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  • Study highlights ‘uncomfortable truth’ about racism in the job market December 12, 2018
    "Racialized workers in Ontario are significantly more likely to be concentrated in low-wage jobs and face persistent unemployment and earnings gaps compared to white employees — pointing to the “uncomfortable truth” about racism in the job market, according to a new study." Read the Toronto Star's coverage of our updated colour-coded labour market report, released […]
    Canadian Centre for Policy Alternatives
  • Uploading the subway will not help Toronto commuters December 12, 2018
    The Ontario government is planning to upload Toronto’s subway, claiming it will allow for the rapid expansion of better public transit across the GTHA, but that’s highly doubtful. Why? Because Minister of Transportation Jeff Yurek’s emphasis on public-private partnerships and a market-driven approach suggests privatization is the cornerstone of the province’s plan. Will dismembering the […]
    Canadian Centre for Policy Alternatives
  • 2018 State of the Inner City Report: Green Light Go...Improving Transportation Equity December 7, 2018
    Getting to doctors appointments, going to school, to work, attending social engagments, picking up groceries and even going to the beach should all affordable and accessible.  Check out Ellen Smirl's reserach on transportation equity in Winnipeg in this year's State of the Inner City Report!
    Canadian Centre for Policy Alternatives
  • Inclusionary housing in a slow-growth city like Winnipeg December 3, 2018
    In Winnipeg, there is a need for more affordable housing, as 21 percent of households (64,065 households) are living in unaffordable housing--according to CMHC's definition of spending more than 30 percent of income on shelter.  This report examines to case studies in two American cities and how their experience could help shape an Inclusionary Housing […]
    Canadian Centre for Policy Alternatives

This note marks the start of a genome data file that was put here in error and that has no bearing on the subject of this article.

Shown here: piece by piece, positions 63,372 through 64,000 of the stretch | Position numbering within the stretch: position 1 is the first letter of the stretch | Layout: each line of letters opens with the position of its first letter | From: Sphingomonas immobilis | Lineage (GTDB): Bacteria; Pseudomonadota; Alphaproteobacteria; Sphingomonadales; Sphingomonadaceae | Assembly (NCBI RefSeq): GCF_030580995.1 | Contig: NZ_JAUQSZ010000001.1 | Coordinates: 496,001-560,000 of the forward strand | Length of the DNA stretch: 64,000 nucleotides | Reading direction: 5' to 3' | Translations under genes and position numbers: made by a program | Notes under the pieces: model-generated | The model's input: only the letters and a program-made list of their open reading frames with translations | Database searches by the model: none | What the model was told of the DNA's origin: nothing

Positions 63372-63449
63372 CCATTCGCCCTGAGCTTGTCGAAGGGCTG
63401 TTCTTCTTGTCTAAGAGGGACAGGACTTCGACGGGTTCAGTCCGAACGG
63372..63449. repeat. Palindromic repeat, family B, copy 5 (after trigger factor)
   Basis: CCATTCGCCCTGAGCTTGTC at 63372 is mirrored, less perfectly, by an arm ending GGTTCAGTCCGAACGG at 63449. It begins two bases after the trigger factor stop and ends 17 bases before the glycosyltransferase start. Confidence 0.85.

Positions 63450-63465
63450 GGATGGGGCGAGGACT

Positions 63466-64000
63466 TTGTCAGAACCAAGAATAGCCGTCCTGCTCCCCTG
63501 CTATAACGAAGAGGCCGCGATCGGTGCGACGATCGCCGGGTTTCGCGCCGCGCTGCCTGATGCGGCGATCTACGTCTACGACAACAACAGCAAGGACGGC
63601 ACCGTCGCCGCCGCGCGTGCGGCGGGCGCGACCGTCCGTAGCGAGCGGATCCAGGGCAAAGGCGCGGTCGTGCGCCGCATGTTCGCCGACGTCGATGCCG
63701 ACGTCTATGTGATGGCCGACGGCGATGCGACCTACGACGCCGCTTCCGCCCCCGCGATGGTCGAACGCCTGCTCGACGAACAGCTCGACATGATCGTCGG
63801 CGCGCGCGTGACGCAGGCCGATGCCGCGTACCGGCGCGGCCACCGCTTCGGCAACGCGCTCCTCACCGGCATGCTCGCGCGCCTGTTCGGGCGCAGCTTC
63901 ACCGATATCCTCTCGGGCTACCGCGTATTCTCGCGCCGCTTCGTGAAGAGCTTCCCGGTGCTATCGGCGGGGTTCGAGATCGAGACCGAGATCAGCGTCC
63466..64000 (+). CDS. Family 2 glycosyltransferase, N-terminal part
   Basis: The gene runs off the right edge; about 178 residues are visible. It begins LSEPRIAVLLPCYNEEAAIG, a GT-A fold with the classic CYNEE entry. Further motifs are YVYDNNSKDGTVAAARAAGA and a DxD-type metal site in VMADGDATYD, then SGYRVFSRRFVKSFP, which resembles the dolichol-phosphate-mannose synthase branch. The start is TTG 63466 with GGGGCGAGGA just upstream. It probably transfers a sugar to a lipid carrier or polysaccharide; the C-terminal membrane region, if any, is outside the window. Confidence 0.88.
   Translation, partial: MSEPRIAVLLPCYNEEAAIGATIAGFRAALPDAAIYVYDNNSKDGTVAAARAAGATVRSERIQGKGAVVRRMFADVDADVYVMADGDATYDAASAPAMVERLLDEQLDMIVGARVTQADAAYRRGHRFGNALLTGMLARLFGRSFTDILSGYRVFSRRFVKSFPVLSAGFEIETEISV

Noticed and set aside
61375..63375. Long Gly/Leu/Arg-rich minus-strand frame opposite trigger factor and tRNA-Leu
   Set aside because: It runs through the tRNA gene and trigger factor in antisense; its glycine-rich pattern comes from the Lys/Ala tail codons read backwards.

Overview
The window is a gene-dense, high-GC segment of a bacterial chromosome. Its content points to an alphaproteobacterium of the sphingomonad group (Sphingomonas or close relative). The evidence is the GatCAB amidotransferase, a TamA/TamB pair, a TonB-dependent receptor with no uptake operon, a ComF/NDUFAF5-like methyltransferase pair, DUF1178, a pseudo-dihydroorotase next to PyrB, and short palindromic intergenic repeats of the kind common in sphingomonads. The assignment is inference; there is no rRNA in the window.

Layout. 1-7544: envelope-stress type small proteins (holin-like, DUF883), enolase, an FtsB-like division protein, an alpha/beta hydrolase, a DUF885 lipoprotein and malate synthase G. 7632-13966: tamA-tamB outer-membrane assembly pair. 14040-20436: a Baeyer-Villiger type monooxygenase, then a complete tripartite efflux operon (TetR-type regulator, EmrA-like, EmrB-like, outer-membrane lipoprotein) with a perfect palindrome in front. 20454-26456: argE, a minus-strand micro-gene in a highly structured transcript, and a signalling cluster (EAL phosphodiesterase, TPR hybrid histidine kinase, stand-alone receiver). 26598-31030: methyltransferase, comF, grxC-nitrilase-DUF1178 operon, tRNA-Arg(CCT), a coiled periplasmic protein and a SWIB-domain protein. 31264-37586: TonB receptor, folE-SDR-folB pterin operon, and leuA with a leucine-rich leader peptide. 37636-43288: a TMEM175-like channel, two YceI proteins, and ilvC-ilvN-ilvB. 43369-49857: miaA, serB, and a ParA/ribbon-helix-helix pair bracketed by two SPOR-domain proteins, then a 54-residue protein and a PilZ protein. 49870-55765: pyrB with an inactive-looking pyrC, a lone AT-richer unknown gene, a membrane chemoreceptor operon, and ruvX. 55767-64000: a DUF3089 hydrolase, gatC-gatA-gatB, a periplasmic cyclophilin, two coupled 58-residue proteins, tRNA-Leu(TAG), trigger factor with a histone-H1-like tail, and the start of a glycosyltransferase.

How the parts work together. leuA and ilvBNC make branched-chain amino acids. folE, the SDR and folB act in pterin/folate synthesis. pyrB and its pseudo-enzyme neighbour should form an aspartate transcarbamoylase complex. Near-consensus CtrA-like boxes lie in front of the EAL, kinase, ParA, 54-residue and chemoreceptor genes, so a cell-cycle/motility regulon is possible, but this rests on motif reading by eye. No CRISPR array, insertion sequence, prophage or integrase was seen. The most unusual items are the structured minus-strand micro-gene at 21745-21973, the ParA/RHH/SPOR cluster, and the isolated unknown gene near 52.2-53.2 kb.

• True, Lasting Reconciliation November 21, 2018
    For the first time, a report outlines what implementation of the United Nations Declaration on the Rights of Indigenous Peoples could and should look like at the provincial level. This report focuses on implementation in BC law, policy and practices. Fundamental to the UN Declaration is an understanding that government must move from a “duty […]
    Canadian Centre for Policy Alternatives
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Saskatchewan Budget Saved by Falling Loonie

Following last week’s troubling news about potash, the Saskatchewan government released its first-quarter financial report today. The headline seems to be “Oil Keeps Budget in Black”, with a forecast increase in oil revenue more than offsetting a forecast decline in potash and other revenues.

But the forecast West Texas Intermediate price is only up by a couple of dollars since the provincial budget. A larger difference is that the forecast exchange rate has fallen from 99 to 96 US cents.

As shown at the bottom of page 4 (3 of 5 in the PDF), the forecast US-dollar price of oil is up by 2.4% from the budget estimate (i.e. $95.03/$92.84). But the Canadian-dollar price of oil is up by 6.3% (i.e. $80.01/$75.29). This comparison also includes changes in transport costs and/or grade differentials since the Canadian-dollar value is an average wellhead price.

However, the exchange rate’s effect is not limited to oil. The lower loonie has the same positive effect on the Canadian-dollar value of all commodities priced in US dollars.

The forecast-US dollar potash price is down by 5.8% (i.e. 1 – ($372/$395)). But the Canadian-dollar potash price is down by only 2.8% (i.e. 1 – ($636/$654)).

Indeed, the potash comparison purely reflects the three-point shift in the exchange rate. Both prices are mine netbacks, so there is no difference in transport costs. (Although the US price is per KCl tonne and the Canadian price is per K2O tonne, the physical ratio of KCl to K2O has not changed since the budget!)

While Premier Wall blasted federal NDP leader Tom Mulcair for questioning the overvalued loonie, Wall is now reaping the fiscal benefits of a slightly more moderate exchange rate.

I am not holding my breath for Wall to acknowledge that Mulcair had a point, although I note that he has come around to the NDP’s position on the Senate.

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